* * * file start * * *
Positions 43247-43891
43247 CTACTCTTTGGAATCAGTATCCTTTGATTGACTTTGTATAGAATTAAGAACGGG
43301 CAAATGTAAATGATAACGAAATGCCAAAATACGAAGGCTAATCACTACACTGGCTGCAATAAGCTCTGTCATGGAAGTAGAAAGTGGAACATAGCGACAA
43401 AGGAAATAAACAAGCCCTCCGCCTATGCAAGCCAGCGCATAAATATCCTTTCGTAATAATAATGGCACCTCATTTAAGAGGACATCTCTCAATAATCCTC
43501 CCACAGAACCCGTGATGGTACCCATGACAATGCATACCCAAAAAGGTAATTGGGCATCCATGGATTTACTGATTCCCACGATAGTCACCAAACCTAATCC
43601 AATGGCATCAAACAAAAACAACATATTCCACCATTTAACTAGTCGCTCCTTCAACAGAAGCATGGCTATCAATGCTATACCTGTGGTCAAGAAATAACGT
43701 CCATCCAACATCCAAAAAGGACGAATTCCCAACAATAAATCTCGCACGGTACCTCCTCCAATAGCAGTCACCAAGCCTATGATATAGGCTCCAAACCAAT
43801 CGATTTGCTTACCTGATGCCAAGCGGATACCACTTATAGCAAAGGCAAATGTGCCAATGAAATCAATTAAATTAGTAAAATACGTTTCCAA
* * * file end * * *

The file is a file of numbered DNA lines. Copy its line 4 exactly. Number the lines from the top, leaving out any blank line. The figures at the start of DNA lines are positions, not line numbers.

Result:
43401 AGGAAATAAACAAGCCCTCCGCCTATGCAAGCCAGCGCATAAATATCCTTTCGTAATAATAATGGCACCTCATTTAAGAGGACATCTCTCAATAATCCTC